If I ask you how you spend your money, that's a very different question than if I ask how you invest your money. Your goals for spending and investing are different, and as a result your actions for each are different. So isn't it strange that we talk about how we spend time, but we never talk about how we invest time?
The interesting thing about investing time is that the distribution is much more uniform versus monetary wealth. Most people probably sleep for around 6-8 hours and work for around 8 hours, giving them another 8-10 hours to either invest or spend. Finances range much more wildly. Some people have negative net worths, so they can't even begin to think about investing, whereas others have billions of dollars. That spread means that ideal financial investment strategies will range wildly. Because we have such similar amounts of time, though, maybe there are some general principles that will be almost universally applicable.
Before we get into those strategies, though, let's talk about what investing time means. I'd define it as devoting time to an activity whose primary benefit won't immediately be realized. School is one example-- you can have a lot of fun in school and benefit immediately from it, but you're really going because you believe that it will pay off when you graduate. I'd say that school is sort of like investing in real estate. You can always use it for something, it's historically been a good investment, but it's a lot of leverae in one big investment, and recently hasn't performed as well.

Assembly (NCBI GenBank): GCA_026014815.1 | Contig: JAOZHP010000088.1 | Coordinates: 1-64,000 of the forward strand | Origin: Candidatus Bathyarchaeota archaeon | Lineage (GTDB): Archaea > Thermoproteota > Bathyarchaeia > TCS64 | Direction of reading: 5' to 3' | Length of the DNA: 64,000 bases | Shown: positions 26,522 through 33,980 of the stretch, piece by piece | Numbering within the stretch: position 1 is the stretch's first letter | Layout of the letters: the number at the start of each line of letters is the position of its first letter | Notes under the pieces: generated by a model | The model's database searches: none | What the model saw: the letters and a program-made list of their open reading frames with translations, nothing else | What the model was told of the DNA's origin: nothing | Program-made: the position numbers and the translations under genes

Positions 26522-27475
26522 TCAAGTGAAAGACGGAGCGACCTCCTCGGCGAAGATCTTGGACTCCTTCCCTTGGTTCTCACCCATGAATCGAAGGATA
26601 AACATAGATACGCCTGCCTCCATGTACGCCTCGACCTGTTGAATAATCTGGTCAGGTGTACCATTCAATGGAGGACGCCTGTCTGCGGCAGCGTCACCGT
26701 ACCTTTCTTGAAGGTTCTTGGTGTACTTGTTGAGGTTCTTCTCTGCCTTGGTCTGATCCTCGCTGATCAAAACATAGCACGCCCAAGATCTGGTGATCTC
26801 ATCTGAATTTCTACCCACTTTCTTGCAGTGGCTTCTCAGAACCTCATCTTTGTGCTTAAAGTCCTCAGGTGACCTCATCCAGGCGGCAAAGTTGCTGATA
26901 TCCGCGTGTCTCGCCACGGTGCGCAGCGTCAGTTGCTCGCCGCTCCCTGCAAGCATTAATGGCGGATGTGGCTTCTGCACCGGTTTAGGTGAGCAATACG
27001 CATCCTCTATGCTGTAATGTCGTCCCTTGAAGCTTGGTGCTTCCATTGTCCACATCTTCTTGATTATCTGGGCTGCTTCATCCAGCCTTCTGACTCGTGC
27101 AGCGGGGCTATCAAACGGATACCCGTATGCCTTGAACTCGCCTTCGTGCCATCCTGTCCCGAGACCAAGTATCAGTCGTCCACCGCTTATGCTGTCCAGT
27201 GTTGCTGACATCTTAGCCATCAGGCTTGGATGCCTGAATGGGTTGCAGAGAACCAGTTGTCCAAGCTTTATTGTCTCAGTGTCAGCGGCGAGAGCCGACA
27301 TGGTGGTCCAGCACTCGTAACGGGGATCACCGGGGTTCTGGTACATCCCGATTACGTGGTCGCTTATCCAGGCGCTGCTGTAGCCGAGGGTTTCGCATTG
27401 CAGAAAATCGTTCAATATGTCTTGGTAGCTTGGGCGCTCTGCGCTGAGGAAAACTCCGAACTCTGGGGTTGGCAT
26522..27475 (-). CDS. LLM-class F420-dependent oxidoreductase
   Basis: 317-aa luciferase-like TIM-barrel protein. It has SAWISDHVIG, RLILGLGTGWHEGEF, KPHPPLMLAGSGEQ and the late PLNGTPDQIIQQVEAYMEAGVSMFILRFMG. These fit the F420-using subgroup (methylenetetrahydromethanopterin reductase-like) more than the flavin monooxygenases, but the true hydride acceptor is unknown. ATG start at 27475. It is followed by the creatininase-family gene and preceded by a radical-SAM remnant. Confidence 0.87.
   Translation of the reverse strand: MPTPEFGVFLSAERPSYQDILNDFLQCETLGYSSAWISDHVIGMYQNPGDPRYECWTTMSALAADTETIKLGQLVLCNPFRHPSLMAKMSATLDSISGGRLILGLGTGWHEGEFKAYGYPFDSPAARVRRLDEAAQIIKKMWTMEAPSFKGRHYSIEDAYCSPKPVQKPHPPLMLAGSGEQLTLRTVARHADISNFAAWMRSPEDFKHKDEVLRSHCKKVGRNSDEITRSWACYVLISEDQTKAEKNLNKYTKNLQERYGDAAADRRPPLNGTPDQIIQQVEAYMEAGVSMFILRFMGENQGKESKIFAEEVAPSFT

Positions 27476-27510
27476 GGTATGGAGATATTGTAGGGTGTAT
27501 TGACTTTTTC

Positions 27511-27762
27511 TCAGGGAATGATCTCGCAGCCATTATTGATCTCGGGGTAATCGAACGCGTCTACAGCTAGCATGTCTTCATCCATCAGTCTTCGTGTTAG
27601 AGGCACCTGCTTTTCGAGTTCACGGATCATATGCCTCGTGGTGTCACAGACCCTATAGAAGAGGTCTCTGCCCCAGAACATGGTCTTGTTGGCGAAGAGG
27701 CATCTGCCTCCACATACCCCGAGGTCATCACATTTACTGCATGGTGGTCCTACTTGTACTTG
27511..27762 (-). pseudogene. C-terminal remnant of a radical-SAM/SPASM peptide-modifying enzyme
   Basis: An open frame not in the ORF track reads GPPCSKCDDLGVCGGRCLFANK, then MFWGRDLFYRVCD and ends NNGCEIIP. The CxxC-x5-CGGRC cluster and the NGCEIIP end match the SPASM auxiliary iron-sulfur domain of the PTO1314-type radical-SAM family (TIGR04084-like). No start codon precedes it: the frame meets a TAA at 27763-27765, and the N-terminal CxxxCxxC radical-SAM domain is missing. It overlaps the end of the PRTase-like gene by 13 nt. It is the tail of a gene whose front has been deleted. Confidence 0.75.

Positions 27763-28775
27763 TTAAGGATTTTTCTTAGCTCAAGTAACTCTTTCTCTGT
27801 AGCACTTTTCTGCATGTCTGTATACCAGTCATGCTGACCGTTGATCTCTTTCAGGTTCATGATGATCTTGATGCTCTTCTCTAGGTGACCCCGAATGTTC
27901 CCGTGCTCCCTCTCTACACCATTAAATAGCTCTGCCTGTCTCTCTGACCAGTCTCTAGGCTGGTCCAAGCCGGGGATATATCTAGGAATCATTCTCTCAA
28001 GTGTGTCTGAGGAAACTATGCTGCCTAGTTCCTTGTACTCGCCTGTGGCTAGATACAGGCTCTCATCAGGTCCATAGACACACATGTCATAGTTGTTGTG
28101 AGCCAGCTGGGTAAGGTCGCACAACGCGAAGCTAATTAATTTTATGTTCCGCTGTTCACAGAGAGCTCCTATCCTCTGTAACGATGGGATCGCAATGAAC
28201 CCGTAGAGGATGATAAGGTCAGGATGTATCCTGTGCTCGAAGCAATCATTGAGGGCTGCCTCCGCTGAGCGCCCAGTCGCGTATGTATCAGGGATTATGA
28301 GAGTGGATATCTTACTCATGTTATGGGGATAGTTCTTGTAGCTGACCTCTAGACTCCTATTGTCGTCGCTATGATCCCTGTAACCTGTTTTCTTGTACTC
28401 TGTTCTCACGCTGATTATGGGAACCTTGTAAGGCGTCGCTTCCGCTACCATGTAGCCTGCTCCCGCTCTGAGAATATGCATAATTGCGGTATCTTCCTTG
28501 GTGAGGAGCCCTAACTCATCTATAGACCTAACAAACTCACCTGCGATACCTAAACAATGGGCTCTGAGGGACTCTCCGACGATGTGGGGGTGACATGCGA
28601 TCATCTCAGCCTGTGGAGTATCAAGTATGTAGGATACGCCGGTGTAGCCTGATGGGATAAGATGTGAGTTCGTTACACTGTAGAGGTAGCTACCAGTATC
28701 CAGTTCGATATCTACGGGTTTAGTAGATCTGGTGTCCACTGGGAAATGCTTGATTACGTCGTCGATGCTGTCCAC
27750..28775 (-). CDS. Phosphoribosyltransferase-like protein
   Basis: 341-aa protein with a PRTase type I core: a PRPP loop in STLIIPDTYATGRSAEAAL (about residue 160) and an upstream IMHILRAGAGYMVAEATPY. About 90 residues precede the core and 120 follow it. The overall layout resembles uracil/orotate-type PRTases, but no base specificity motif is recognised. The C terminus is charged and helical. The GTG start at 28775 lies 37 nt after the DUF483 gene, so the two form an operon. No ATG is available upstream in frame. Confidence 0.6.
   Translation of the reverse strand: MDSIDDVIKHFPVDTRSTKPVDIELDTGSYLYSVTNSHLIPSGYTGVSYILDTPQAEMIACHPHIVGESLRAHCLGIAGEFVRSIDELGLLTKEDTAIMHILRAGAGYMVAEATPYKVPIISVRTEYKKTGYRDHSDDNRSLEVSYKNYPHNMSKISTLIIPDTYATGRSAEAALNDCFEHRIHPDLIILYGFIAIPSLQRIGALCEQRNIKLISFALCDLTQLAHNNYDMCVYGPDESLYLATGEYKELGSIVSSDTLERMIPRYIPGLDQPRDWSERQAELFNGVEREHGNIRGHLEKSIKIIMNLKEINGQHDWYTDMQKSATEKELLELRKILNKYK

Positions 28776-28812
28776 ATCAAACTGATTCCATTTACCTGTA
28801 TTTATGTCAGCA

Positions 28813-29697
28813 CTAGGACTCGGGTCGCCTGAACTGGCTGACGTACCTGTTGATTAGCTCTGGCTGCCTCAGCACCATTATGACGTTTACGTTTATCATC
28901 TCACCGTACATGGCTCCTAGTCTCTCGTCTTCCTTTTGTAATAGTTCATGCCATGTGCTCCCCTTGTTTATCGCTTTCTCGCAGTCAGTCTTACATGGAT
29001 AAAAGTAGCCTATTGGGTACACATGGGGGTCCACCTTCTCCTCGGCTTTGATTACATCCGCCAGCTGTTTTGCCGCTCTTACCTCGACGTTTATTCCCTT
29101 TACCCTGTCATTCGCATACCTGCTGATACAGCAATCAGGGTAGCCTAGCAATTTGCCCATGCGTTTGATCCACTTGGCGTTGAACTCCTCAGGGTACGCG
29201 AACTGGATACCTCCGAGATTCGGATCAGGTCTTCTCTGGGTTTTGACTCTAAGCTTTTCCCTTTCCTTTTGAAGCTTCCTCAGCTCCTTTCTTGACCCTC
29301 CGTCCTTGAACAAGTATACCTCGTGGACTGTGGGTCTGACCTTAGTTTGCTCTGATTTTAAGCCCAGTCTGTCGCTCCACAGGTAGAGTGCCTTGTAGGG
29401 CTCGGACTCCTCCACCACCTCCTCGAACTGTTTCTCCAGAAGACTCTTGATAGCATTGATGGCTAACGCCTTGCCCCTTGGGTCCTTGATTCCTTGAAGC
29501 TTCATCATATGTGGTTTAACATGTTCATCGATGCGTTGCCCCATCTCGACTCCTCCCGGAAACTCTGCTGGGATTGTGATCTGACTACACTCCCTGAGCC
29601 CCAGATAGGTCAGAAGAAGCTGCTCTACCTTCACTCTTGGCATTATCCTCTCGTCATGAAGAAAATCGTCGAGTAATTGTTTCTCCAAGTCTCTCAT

Spending time with people and building relationships is an investment, not because that process isn't fun, but because the benefits of having strong long term friends are even greater than the immediate pleasure of hanging out with them. This could be analogized to investing in art-- you get to admire it every day, but the value of it increases over time as well.
Going to the gym is in investment. No matter how many presses I do today, I'm not going to be stronger or bigger immediately. But if I continue to go to the gym, I'll become stronger over the long term. A good analogy for this might be a savings account, although I don't think that does justice to the returns of working out. You keep putting something in over a long period of time, and eventually it pays off and continues to appreciate.
Eating healthy is an investment that might be compared to ferreting away a twenty here and there from your paycheck. It can be a tough habit to create, but is only a minor inconvenience on an ongoing basis, and eventually turns into a huge benefit (you know... not dying when you're 75).
Producing work is an investment, just like starting a business. It takes a lot of effort, but produces better results than passive investment.